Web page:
Join us for a rare opportunity to see Robert Zagone's guerilla-style documentary that captures the Tenderloin transforming into a center for young queers and drug users. Premiered on KQED in 1966, this visceral flick wasn't shown again in public until 2015 when it was rediscovered by the Tenderloin Museum. Zagone's footage is a revealing time-capsule of '60s SF, and his camerawork gives a whole new meaning to "eyes on the street." The intimacy and intensity with which Drugs in the Tenderloin paints its subjects transports viewers to a time and place on the edge. The film is one of the few records of the TL’s marginalized communities during one of the pivotal moments in the neighborhood’s history. One description of the film reads:
"a stark and often harrowing look into the life of the street denizens of the notorious San Francisco district which was a haven for junkies, prostitutes, and pushers during the Sixties... it takes a real gutter-level look at its subject, the grainy night photography capturing beehive-haired hookers and turtle-necked dope dealers plying their trade against a smoky backdrop of seedy neon, while meth users pontificate about their high, and a youth worker takes a couple of shocked city officials on a walking tour of the area, pointing out such lurid landmarks as Market Street, known in the area as the 'Meat Rack' thanks to the male hustlers who ply their trade there."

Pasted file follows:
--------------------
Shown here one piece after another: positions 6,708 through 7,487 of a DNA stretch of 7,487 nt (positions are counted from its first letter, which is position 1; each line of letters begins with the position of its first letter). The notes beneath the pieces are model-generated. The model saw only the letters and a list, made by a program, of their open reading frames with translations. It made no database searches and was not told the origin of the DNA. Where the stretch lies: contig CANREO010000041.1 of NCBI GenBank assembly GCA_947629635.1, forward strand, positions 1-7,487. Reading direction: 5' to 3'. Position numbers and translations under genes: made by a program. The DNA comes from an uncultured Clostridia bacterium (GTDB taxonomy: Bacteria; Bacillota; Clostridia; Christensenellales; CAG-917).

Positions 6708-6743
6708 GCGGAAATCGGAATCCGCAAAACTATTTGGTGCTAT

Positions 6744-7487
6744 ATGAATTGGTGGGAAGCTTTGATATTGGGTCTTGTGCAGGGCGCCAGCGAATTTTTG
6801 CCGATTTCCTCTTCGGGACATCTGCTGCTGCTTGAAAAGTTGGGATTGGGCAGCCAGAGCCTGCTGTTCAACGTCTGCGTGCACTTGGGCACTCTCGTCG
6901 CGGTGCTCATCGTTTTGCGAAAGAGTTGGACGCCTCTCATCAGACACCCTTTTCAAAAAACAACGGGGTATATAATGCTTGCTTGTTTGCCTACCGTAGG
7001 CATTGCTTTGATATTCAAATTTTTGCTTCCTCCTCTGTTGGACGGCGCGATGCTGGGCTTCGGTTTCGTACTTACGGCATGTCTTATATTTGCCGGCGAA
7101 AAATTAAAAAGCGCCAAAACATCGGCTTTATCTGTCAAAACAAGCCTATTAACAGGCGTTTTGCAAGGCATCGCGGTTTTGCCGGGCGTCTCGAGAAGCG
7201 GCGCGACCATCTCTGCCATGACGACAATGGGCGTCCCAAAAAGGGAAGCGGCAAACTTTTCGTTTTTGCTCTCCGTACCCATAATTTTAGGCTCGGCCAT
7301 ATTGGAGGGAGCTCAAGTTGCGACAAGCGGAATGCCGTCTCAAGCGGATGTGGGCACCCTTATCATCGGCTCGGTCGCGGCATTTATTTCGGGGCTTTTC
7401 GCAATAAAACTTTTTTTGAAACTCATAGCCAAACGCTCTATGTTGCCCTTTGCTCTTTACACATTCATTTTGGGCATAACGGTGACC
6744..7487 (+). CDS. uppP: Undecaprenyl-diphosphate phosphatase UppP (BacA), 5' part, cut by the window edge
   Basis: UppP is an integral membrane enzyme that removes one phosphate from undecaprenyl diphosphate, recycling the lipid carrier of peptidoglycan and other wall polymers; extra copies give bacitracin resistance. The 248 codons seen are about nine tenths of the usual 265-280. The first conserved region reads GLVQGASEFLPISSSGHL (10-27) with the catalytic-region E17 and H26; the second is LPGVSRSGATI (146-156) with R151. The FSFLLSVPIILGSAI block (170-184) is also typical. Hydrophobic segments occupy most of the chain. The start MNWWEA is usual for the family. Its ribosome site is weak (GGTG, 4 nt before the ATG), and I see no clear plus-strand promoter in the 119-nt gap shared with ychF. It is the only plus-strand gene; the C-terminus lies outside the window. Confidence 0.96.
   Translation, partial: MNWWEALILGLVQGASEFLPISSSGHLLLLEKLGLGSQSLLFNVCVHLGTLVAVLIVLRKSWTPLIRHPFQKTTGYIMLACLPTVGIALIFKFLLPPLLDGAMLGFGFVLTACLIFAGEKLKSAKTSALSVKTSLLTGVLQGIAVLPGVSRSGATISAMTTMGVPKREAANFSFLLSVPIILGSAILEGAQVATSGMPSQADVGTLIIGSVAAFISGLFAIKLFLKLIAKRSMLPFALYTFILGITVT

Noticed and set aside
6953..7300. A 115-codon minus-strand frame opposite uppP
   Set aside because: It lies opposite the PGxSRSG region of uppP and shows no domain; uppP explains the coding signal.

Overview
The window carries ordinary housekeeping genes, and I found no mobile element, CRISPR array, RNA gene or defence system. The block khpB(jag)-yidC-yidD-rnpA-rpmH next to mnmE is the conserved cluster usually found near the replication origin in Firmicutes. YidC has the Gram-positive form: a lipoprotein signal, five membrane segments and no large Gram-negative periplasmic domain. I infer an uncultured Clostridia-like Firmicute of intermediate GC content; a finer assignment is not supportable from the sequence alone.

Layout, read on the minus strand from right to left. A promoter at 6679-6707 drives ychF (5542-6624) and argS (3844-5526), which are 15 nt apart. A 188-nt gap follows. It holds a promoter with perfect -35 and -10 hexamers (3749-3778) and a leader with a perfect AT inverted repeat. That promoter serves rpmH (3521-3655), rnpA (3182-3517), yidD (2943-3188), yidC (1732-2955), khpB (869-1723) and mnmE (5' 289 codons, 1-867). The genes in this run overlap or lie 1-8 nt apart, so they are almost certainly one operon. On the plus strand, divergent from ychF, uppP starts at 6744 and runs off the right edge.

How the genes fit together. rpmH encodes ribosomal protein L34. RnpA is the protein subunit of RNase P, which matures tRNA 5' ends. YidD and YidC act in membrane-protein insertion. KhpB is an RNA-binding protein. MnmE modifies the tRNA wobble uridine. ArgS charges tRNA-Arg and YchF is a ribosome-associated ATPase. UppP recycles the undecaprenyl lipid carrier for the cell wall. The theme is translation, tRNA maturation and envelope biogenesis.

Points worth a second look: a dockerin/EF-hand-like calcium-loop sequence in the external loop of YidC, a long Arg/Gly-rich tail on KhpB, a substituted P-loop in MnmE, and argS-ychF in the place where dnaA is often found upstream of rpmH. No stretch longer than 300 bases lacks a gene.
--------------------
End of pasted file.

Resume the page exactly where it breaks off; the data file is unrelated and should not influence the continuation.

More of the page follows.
One of Drugs in the Tenderloin most characteristic features is its evocative lighting, that “grainy night photography” lit by the “smoky backdrop of seedy neon.” Over the Tenderloin Museum’s summer full of neon-related programing, Drugs in the Tenderloin emerged as a crucial document for preservationists, searching for evidence of original business signs and architectural details. In addition to its transfixing human portrayals, the film depicts a zone of the built environment that, in spite of its dark and underground reputation, is illuminated by warm, colorful neon. What’s more, the film provides an important record: the only known glimpses of several historic signs in color!
On Thursday, August 30th, we’ll revisit this essential piece of Tenderloin cinema and are incredibly fortunate to have the director, Robert Zagone, introduce the film and answer questions following the screening. Randall Ann Homan and Al Barna of SF Neon will provide historical context for the film’s bygone neon landscapes and discuss the Tenderloin’s rich collection of surviving neon signs with an eye to restoration. Drugs In the Tenderloin is not streaming or available commercially--your chance to peek into SF’s underground of yore is at the Tenderloin Museum!